The Ramones were on the stereo the day it happened. Emma and I were dancing. All of us were dancing. I was seven but the moment is set into my memory like a scar.
My parents were drunks—maybe they still are—but they were never angry or fighting like the ones on television, just happy drunks. Anyway, Emma and I were holding hands, she was showing me how to bob my head just right to the song. Like Dad, back against the counter, chanting, Hi Ho….Let’s go!
Blitzkrieg Bob belted away in the kitchen. Mom sucked down a cigarette between sips of beer, a casual effort to brown the hamburgers. We were all happy that she was feeling better, but I was still bummed that I was no longer going to be a big brother.
Emma pulled, then swung me high. With her hot sweaty hands wrapped over mine, the room whirled as she spun me in circles. My laughter came in spurts, so hard that it was all I could do to catch my breath. Blissful dizziness as the window, Mom, the stove, then dad all merged into one blur.
Court records show that it was a school night. Not that it mattered at our house. School was something you did if you were in the mood. Like cleaning or working. Everything at home was a free-for-all marathon until you fell down and passed out. Wake up and do it again.
We’d go days without electricity. My eyes still water thinking about flushing the curdled milk down the toilet. How I had to hold my nose to keep from gagging as the chunks clung to the side of the commode. Rent, telephone, groceries. Bills were suggestions, and even as the power flickered the party never stopped. Dad would fill up the cooler, stock up on batteries for the stereo, and life would go on for a while. Mom would sit on Dad’s lap, the two orange glows from their cigarettes chasing each other in the dark. She’d tell us it was an adventure. Like camping indoors.
The neighbor’s didn’t share my parent’s zeal for such untraditional parenting. Especially when Mom started showing and it looked like a third kid was in the plans. Our yard, a jungle of tall grass and assorted appliances attracted complaints, and the landlord was always coming over to scrape up some rent. Of course I didn’t know all of this then, but Emma remembers it all too well.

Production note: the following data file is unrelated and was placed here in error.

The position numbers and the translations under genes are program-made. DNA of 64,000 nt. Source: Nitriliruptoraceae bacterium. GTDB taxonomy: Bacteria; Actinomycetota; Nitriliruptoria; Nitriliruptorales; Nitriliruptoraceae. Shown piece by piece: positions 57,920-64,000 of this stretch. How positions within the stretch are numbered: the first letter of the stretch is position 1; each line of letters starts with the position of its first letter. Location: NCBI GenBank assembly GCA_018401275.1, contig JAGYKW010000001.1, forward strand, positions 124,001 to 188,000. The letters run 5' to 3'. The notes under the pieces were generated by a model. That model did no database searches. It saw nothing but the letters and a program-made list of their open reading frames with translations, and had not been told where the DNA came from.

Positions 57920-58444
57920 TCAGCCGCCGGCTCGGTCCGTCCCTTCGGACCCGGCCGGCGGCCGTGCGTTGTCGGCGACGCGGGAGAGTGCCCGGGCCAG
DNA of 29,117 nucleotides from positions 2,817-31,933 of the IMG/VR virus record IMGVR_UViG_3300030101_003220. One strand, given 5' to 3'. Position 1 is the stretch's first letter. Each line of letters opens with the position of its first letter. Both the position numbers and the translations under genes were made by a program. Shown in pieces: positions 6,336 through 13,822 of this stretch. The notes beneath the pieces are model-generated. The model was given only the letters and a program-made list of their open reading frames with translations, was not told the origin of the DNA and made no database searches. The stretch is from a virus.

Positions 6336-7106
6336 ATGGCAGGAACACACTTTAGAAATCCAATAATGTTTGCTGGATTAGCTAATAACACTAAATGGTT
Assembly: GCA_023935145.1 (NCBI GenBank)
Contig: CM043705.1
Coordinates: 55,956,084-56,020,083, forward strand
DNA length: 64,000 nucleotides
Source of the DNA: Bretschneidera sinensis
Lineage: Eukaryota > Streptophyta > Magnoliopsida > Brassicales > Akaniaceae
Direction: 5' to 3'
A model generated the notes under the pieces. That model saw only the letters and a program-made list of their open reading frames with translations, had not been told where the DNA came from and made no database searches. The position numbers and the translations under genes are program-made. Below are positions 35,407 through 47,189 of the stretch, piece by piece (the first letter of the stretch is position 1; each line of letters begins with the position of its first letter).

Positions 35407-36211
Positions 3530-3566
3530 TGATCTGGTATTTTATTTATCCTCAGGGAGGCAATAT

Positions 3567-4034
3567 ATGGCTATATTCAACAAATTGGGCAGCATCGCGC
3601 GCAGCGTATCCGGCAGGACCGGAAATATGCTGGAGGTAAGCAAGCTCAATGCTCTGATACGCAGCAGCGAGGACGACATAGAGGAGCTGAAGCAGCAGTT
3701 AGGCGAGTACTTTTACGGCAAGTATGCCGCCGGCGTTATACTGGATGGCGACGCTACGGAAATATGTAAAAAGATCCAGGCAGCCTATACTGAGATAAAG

I do remember Mrs. Sloan next door, and knocking on her door to ask for milk or eggs or things like that. She’d always invite us in, where she’d let us help ourselves to the green glass candy dish with the strawberry candies. I’d eat two or three, and then fill my pockets when she wasn’t looking. Emma always made me put some back though.
Emma and I have talked what it would have been like with a brother. We shake our heads and wonder how we survived our childhood. We’ve talked some about that evening, or what led to that evening in the kitchen, finding stark differences in our collective memories. Where I was shielded by the fuzzy glow of innocence that comes with youth, she remembered Dad cheating on Mom. The drugs. The many shady characters that came and went. I remembered Blitzkrieg Bob.
The pounding shook the doors. Emma quit twirling me. I flopped down on the yellowed linoleum floor, where I could see all the crumbs and cereal morsels and dog hair clinging to something sticky under the fridge. Dad finished his beer and wiped his mouth. He glanced at Mom and then headed for the door.
Then the music stopped. My breaths returned, fast and raspy. Our smiles fell when they came in. Two men and a lady with shiny black hair. She smiled at me as Dad told Emma to take me down the hall to our room. We listened at the door. Mom was crying. Dad’s voice hardened as he cursed. Emma’s face was frozen. I felt my nose begin to burn.
Footsteps. The nice lady opened the door. We were going for a ride. Dad knelt down to me, his breath harsh with smoke and beer. He told me to listen, it would all be over soon. Mom’s hands shook as she smoked another cigarette. I really started crying when the lady had me bring a change of clothes.
I held Emma’s hand so tight. One minute we’d been together, completely happy and dancing, and now we were in some strange car with strange people. Mom and Dad said it would be fine. They’d have us back tomorrow. That only made me cry more. Have us back from where?
Emma got real quiet. Which was strange because Emma talked to everyone. The lady sat in the passenger seat and explained we were going to be placed in emergency foster care. Her words didn’t make sense. I looked to Emma but she only stared out the window.
The people lived in a nice house. They had a yard and everything was neat. The lady came in with us and we all sat in the big clean room. Emma and I sat tight on the couch. I asked about Dad.
“Your parents will be able to see you sweetie, they just need some time to fix some things.”
Fix what? We were happy. I knew my house wasn’t like other homes but it was all I’d known. My parents were always happy. Always singing. Always dancing. Even in the dark. Now everything was quiet and clean and I couldn’t imagine the two people sitting across from me dancing.
Days passed. Then months. Emma and I started a new school. Mr. and Mrs. Reynolds were nice people. They made dinners. We ate on time and went to bed after bath time. They let me stay with Emma for a while. We’d wait up for Mom and Dad.
But they never came.